But what is an ECS, and how exactly does CBD work with it? I answer these questions and more in this article.
What is your Endocannabinoid System?
The Endocannabinoid System (ECS) was first discovered in the early 1990s when scientists were looking to determine the effects of cannabis, specifically THC on the body. Although experts are still working to determine the full extent of how the ECS works within our bodies, it is thought that it has some level of impact on our sleep, our mood, our appetite, our memory and our reproductive system - a significant amount of our body’s functions.
Although discovered because of cannabis, one does not need to have used a cannabis product of any kind to have this, everybody has an ECS. It is a natural part of the body’s system and helps us to subconsciously react to the environment around us.
The current consensus is that our ECS helps to promote homeostasis. The BBC described homeostasis as: “the regulation of conditions in the body such as temperature, water content and carbon dioxide levels.” Effectively, your ECS helps to keep your body in the Goldilocks zone, keeping everything working correctly and efficiently.
How does your Endocannabinoid system work?
There are three main parts to the ECS: Endocannabinoids, Endocannabinoid receptors and enzymes.
The Endocannabinoids are created by your body and are the signals which your body sends to keep itself in line. There are also over 100 types of cannabinoids in cannabis, and the two most prominent ones when it comes to their effects on the ECS are CBD and THC.
The receptors receive these signals or endocannabinoids.
Healthline explains the role of Endocannabinoid receptors: “These receptors are found throughout your body. Endocannabinoids bind to them in order to signal that the ECS needs to take action.”
Healthline goes on to explain how they work:
“There are two main endocannabinoid receptors:
- CB1 receptors, which are mostly found in the central nervous system
- CB2 receptors, which are mostly found in your peripheral nervous system, especially immune cells
“Endocannabinoids can bind to either receptor. The effects that result depend on where the receptor is located and which endocannabinoid it binds to.
“For example, endocannabinoids might target CB1 receptors in a spinal nerve to relieve pain. Others might bind to a CB2 receptor in your immune cells to signal that your body’s experiencing inflammation.”
The final component is the enzymes, these break down the Endocannabinoids when they are used and dispose of them.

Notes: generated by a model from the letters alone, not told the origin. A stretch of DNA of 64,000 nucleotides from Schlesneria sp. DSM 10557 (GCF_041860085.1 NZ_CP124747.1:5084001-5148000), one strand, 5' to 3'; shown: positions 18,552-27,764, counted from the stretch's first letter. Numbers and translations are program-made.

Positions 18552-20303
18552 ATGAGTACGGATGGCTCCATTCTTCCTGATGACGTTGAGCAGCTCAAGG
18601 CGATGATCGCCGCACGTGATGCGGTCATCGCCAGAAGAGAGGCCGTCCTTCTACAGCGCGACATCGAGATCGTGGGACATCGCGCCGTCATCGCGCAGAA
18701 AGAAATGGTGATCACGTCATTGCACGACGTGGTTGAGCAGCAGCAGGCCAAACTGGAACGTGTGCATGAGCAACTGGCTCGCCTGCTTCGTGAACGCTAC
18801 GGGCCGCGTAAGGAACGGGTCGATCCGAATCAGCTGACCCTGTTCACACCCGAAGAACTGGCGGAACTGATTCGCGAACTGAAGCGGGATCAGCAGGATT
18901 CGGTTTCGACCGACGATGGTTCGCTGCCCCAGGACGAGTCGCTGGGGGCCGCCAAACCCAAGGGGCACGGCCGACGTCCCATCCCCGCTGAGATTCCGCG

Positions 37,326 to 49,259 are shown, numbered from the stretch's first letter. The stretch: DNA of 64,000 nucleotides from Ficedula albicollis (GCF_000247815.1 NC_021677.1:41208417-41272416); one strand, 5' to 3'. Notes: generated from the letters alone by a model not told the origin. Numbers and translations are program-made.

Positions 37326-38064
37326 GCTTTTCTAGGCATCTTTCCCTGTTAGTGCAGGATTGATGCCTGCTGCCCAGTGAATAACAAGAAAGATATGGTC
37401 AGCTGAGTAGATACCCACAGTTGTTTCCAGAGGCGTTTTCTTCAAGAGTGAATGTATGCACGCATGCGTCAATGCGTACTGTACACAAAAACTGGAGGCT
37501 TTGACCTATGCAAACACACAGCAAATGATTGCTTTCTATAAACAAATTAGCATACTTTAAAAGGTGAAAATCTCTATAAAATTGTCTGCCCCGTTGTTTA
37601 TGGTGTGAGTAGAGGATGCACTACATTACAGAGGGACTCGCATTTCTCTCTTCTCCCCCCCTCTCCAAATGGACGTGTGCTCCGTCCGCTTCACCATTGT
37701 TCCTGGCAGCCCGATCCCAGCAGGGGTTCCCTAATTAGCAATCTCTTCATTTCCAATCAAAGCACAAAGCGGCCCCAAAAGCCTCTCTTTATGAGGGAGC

The simplest way to this about the system is as a lock-and-key system. The Endocannabinoids are the keys, and the receptors the locks.
How does CBD work with your Endocannabinoid System?
As well as cannabinoids produced inside the body, the ECS also responds to external cannabinoids, including CBD. All cannabinoids can act upon the CB1 and CB2 receptors anywhere in the body; this is why CBD products have been reported to benefit people in many different ways.
When CBD enters your body, it joins your natural Endocannabinoid System and works with your ECS in a different way than your own cannabinoids. They do not bind with them in the same way but work with them more indirectly. So, although they aren’t sending direct signals, they affect the signals that are being sent.
When a CBD cannabinoid joins your Endocannabinoid receptors, they can do a range of things, from activating that receptor to modulating them and even going some way to blocking them, the results are different for each person and differ between receptor types and functions.
Research is still in its infancy when it comes to how CBD can be used to promote a healthy ECS, although as we know from many first-hand accounts people find all manner of benefits from using CBD, from sleep promotion to a reduction in pain.
Ruth Ross: Demystifying the Endocannabinoid System
This is only a short overview of a complicated system within our bodies, and one that scientists are still learning about. One of the scientists that have been studying the Endocannabinoid System is Ruth Ross, and in 2019 she did a TEDx Talk in which she offers an overview of how the ECS works and how THC, the psychoactive component of cannabis, can affect it. You can watch that below.
There is no doubt that there is still a lot to learn about our body’s ECS, but knowing there are so many possible effects CBD can have on it shows why CBD products can help people in a range of ways.
I’m interested to see how the science progresses in regard to CBD and the ECS, especially when THC is taken out of the equation and CBD is examined as an isolate.
About the author:
Kamila is a bestselling author of “Bespoke. How to radically grow your bar and restaurant business through personalisation”, and passionate trend-spotter for the UK Eating Out market with thousands of followers on her widely popular blog kamilasitwell.co.uk.
With a decade of hands-on experience collaborating with hospitality influencers and insight experts and a background in setting strategies for leading brands, Kamila has become the industry champion for truly bespoke and guest-centric experiences.